In the context of China’s commitment to enhance its procurement system, it is also seeking to accede the World Trade Organization’s Government Procurement Agreement (WTO GPA). As China looks to necessary procurement reforms, the World Bank has partnered with the Ministry of Finance to support these efforts, which have the potential to have transformational impact.
Nearly every week, I read news stories about citizens clamoring for change in governance- citizens who want their voices heard and acted upon. In countries all over the globe, citizen groups are working (sometimes with governments and sometimes against them) to build a more citizen-centric approach to governance. Why? People—ordinary citizens—are at the heart of good governance, and governments are genuinely more effective when they listen to and work with citizens to tackle development challenges.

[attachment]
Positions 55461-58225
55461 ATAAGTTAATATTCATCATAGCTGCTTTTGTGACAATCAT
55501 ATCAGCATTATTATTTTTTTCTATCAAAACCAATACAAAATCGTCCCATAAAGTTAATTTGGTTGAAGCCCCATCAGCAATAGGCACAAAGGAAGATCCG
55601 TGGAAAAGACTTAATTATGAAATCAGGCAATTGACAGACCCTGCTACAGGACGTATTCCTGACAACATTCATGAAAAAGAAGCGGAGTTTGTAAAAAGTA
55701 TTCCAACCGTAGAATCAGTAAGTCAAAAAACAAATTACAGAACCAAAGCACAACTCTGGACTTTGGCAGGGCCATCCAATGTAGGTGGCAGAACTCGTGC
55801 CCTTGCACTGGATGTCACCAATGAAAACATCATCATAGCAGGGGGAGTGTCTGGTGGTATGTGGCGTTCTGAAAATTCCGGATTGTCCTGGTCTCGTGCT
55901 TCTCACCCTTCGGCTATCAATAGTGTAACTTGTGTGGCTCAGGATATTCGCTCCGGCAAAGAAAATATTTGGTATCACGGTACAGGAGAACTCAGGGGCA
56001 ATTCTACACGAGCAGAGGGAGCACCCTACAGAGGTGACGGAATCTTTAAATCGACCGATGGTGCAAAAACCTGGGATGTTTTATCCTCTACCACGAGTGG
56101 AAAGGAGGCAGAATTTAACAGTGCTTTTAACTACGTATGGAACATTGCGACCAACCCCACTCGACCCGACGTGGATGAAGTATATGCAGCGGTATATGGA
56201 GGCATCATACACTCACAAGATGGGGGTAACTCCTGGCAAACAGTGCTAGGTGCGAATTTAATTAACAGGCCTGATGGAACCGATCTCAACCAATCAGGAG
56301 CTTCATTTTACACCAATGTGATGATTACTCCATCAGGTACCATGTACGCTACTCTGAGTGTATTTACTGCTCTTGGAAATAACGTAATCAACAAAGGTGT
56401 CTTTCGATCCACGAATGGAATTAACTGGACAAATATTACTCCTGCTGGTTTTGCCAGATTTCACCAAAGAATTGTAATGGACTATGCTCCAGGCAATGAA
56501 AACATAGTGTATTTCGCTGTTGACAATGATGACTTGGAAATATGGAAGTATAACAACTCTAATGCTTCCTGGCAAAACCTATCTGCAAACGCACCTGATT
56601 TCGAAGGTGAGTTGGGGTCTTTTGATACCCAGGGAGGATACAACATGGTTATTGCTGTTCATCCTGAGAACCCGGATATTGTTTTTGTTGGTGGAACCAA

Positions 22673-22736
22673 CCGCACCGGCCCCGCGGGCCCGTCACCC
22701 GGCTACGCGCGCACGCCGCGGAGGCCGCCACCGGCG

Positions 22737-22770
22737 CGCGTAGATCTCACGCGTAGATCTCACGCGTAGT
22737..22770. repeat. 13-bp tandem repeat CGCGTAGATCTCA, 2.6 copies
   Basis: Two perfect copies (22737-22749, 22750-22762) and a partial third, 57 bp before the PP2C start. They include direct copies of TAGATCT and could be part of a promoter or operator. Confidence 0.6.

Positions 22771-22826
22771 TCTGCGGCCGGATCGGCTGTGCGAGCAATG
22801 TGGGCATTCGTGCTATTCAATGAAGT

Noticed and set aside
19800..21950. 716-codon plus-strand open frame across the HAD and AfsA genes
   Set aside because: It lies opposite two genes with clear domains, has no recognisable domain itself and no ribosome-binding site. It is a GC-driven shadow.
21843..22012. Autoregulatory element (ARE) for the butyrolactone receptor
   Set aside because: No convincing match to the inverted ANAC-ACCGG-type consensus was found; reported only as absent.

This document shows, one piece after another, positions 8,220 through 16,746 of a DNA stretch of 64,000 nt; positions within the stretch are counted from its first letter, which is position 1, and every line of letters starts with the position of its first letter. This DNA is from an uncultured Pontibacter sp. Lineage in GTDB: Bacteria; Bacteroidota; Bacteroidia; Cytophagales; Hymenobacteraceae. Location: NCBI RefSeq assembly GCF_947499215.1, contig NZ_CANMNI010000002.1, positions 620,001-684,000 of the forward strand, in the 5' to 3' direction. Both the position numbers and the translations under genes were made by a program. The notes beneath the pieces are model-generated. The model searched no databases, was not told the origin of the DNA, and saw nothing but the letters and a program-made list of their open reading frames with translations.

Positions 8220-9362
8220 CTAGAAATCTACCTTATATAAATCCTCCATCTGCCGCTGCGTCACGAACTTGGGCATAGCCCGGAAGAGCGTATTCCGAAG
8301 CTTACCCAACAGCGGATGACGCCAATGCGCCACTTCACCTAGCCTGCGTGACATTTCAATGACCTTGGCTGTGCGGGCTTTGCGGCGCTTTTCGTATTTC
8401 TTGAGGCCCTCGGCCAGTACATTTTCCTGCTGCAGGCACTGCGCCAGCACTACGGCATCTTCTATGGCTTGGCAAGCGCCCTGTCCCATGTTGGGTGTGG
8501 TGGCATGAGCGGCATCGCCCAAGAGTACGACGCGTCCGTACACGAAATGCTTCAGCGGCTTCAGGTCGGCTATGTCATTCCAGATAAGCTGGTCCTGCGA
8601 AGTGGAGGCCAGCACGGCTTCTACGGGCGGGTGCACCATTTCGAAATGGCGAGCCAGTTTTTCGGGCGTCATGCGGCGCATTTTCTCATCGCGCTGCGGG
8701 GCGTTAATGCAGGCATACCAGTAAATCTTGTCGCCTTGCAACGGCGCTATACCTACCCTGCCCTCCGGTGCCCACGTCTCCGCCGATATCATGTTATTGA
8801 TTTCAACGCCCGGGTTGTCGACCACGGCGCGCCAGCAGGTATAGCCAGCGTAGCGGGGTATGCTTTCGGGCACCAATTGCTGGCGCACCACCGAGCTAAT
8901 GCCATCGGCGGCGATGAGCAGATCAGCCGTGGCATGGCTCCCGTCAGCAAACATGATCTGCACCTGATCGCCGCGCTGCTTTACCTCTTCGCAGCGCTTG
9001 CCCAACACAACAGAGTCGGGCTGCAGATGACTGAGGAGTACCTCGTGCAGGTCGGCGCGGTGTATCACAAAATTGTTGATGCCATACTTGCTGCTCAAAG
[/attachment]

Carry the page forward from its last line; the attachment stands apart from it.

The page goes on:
Engaging citizens can help improve transparency and accountability of public policies, promote citizens’ trust, forge consensus around important reforms, and build the political and public support necessary to sustain them.
This year will see a major milestone with the adoption of sustainable development goals (SDGs) by the UN’s member states. Expanding on the 8 Millennium Development Goals (MDGs) set in 2000, the currently envisioned 17 SDGs are aiming to address broader, transformative economic, environmental and social changes. For the first time, however, the centrality of justice in achieving sustainable development has been recognized in the Open Working Group’s proposed Goal 16:
Promote peaceful and inclusive societies for sustainable development, provide access to justice for all and build effective, accountable and inclusive institutions at all levels.
, but one that will pose many challenges. Secretary General Ban Ki-Moon has put his support behind the inclusion of justice as a central pillar for achieving sustainable development.
Myanmar is embarking on a triple transition: from an authoritarian military system to democratic governance; from a centrally directed economy to market oriented reforms; and from several decades of conflict to peace.